As part of his first tour abroad, President Trump urged Arab and Islamic leaders to unite and do their share to defeat Islamic extremists, making an impassioned plea to drive out terrorists.
During his speech on Sunday, President Trump also singled out Iran, noting that it was a key source of funding and support for various militant groups. His words aligned with the views of his Saudi Arabian hosts, but was also part of a tough message to Tehran, even as Iran completed the vote that Rouhani his second term in office. A runoff vote is not anticipated.
“Terrorism has spread all across the world. But the path to peace begins right here, on this ancient soil, in this sacred land,” said Trump as he addressed leaders from 50 Muslim-majority countries, which represent more than a billion people. The president did not use his signature term “radical Islamic terrorism” in the speech, a signal that he heeded advice to employ a more moderate tone in the region.
Part of his speech was portraying the fight against extremism as a conflict between good and evil, not a conflict between civilizations. At the same time, he made it clear that Washington would partner with the Middle East, but expected more concrete action in return.
“A better future is only possible if your nations drive out the terrorists and drive out the extremists. Drive them out! Drive them out of your places of worship, drive them out of your communities, drive them out of your holy land and drive them out of this earth,” said Trump. “There is still much work to be done. That means honestly confronting the crisis of Islamic extremism, and the Islamists, and Islamic terror of all kinds.”
The term Islamist extremism refers to Islamism as a political movement rather than as a religion, a distinction that the Republican president had frequently criticized former President Obama for making.
The speech in a glided hall bedecked with chandeliers is part of an effort to redefine his relationship with the Muslim world. Trump’s “America First” philosophy helped him win the 2016 election, but has rattled allies who depend on the U.S. for support of their defense.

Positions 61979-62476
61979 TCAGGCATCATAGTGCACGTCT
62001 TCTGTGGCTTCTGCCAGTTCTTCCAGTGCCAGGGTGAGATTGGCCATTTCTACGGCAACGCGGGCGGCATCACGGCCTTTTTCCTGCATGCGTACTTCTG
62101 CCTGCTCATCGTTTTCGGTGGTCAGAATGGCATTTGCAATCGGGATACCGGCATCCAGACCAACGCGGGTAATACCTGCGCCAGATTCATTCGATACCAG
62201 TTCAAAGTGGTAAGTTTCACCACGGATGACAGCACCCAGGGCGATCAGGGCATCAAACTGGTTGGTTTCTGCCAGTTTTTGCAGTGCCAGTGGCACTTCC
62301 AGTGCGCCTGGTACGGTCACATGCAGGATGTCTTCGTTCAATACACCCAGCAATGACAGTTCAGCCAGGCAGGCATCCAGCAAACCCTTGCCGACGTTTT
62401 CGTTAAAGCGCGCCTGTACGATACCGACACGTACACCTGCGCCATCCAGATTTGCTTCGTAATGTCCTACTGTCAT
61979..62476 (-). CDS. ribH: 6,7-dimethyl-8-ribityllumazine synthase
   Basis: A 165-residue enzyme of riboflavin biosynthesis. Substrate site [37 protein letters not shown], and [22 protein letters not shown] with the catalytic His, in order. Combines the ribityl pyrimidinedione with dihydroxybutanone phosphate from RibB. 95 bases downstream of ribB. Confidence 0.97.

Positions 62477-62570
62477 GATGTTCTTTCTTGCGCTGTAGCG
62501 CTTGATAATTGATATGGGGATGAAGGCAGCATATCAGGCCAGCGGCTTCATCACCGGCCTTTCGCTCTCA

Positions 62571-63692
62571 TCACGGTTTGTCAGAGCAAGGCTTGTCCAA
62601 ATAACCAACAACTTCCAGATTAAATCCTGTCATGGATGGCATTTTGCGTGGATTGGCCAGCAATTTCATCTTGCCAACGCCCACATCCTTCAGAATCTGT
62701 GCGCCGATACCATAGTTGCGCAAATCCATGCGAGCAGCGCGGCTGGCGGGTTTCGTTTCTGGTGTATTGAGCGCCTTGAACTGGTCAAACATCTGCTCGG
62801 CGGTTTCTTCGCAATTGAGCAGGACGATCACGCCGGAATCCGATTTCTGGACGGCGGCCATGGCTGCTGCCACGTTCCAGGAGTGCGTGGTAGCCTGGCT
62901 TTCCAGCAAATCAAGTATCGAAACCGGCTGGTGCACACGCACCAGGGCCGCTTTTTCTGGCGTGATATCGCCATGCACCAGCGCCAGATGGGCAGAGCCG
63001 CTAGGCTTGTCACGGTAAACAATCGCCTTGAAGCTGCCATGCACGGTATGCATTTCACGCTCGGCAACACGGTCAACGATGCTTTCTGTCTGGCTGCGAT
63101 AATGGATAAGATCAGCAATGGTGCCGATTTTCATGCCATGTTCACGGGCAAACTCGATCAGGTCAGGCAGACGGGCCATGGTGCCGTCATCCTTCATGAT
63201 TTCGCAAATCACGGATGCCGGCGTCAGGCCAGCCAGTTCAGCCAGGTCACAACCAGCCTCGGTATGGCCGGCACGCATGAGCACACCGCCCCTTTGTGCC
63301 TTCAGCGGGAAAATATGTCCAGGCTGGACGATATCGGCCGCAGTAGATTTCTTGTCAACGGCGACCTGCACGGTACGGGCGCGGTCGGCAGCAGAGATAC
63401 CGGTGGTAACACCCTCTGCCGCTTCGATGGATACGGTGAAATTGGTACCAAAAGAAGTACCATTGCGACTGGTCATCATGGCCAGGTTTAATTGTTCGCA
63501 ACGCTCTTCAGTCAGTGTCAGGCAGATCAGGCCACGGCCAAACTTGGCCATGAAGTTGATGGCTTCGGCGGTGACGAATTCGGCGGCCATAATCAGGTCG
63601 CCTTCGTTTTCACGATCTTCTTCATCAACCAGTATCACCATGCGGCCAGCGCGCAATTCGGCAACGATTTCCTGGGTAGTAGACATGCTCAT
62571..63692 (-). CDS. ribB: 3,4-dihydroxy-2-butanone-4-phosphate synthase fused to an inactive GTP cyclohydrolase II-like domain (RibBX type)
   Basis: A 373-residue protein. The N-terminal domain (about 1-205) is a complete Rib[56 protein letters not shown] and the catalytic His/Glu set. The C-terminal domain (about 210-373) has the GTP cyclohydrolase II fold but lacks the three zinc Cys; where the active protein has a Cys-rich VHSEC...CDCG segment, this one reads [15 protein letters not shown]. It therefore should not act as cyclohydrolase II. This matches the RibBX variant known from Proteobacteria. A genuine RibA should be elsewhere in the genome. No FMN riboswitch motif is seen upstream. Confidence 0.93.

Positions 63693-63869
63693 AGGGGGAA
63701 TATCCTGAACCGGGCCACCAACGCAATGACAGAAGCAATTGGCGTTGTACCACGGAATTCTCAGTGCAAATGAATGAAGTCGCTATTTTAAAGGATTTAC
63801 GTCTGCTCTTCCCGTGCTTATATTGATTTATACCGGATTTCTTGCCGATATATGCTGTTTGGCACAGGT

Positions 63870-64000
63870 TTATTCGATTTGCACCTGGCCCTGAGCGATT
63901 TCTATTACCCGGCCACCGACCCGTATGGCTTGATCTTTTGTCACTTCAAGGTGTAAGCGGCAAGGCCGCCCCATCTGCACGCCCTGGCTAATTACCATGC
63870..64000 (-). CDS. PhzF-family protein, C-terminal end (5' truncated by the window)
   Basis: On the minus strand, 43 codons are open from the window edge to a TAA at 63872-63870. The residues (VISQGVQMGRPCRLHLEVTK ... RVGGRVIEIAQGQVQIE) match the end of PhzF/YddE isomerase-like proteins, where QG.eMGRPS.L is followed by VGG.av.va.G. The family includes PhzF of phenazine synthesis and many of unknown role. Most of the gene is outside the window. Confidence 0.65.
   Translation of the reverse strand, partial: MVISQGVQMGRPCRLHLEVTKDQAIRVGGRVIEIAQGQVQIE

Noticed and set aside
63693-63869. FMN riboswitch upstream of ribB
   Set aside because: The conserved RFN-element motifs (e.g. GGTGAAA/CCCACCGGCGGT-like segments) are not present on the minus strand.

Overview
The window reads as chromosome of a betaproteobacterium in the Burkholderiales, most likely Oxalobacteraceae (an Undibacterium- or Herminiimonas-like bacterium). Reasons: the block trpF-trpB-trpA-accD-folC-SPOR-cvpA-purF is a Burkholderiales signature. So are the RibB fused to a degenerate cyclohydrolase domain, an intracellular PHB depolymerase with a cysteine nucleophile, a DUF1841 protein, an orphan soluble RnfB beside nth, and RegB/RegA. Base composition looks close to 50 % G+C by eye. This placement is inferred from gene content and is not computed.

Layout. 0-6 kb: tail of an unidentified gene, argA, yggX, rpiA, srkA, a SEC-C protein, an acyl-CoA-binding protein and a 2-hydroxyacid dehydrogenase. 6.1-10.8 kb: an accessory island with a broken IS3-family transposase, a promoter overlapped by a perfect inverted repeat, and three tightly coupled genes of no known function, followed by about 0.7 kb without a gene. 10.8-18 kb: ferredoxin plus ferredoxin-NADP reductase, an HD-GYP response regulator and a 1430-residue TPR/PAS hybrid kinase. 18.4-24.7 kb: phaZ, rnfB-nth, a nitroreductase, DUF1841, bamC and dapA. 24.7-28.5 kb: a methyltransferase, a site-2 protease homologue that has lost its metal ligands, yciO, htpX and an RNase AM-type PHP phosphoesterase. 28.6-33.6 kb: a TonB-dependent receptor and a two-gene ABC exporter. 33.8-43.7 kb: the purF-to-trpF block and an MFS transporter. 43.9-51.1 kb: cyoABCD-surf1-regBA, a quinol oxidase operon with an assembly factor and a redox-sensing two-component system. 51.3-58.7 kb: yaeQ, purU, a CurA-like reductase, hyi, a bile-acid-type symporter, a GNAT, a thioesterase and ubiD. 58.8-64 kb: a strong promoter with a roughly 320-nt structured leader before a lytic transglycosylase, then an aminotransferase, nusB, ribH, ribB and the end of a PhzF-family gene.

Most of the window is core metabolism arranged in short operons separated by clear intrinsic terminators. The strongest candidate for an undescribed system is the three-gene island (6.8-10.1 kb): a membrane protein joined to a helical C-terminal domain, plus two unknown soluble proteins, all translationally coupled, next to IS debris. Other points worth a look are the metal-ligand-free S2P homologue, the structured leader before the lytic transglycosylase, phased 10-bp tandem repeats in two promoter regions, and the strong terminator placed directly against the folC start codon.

While Trump received a warm welcome from Arab leaders, they also were focused on his desire to crack down on Iran’s influence in the region, a commitment they found wanting in Obama.
“For decades, Iran has fueled the fires of sectarian conflict and terror,” said Trump. “It is a government that speaks openly of mass murder, vowing the destruction of Israel, death to America, and ruin for many leaders and nations in this very room.”
Iranian Foreign Minister Mohammad Javad Zarif fired back at Trump in a tweet, arguing that Trump had attacked Iran in “that bastion of democracy & moderation” of Saudi Arabia .
Saudi Arabia’s King Salman also described Iran as the source of terrorism that we must confront together.
“Our responsibility before God and our people and the whole world is to stand united to fight the forces of evil and extremism wherever they are…The Iranian regime represents the tip of the spear of global terrorism,” said King Salman.
Iran, which is a religious fascism has created militias that are fighting in a variety of countries, including Iraq, Syria and Yemen, just to name a few.
The U.S. and Gulf Arab nations also announced an agreement to coordinate efforts against the financing of terrorist groups.
“We are closely coordinating our efforts in terms of how to counter Iran’s extremism and its export of extremism,” said U.S. Secretary of State Rex W. Tillerson, at a joint news conference in Riyadh with Adel al-Jubeir, the Saudi Arabia Foreign Minister. Jubeir also praised Trump for renewing ties between the two countries, and pointed to the “extremely, extremely productive and historic visit”.
A forum on Saturday brought together American and Saudi corporate executives, which produced a series of multibillion-dollar deals, including a letter of intent signed by Lockheed Martin to assemble 150 Black Hawk helicopters in Saudi Arabia. Trump hailed the deals from Saturday as bringing in hundreds of billions of dollars of investments in the U.S., along with jobs.
Critics, however, pointed out that the region will not benefit by the addition of more weapons. “In the powder keg that is the Middle East, this sale may simply light a fuse that sends the region, and us, deeper down the rabbit hole of perpetual military conflict,” said the Senator Chris Murphy from Democratic Party on HuffPost.
Trump’s goal, as he meets with dozens of leaders from the Gulf and the wider Muslim world, is to shape a new Middle East coalition. His current embrace of this region is a sharp turnabout from his previous comments, including those during his campaign.
“Traditional Arab allies welcome the U.S. back because they believe it is largely on their terms: a U.S. that is clearly anti-Iran and anti-political Islam, a U.S. that de-emphasizes political reform and human rights, a U.S. that is in business mode and a White House that seems more accessible than in the past eight years,” said Emile Hokayem, a senior fellow at the International Institute for Strategic Studies.
But he believes that Arab leaders might be in for a surprise. “There is a lot of projection and wishfulness in the Gulf view of Trump’s America. There is plenty of inflated expectations,” said Hokayem.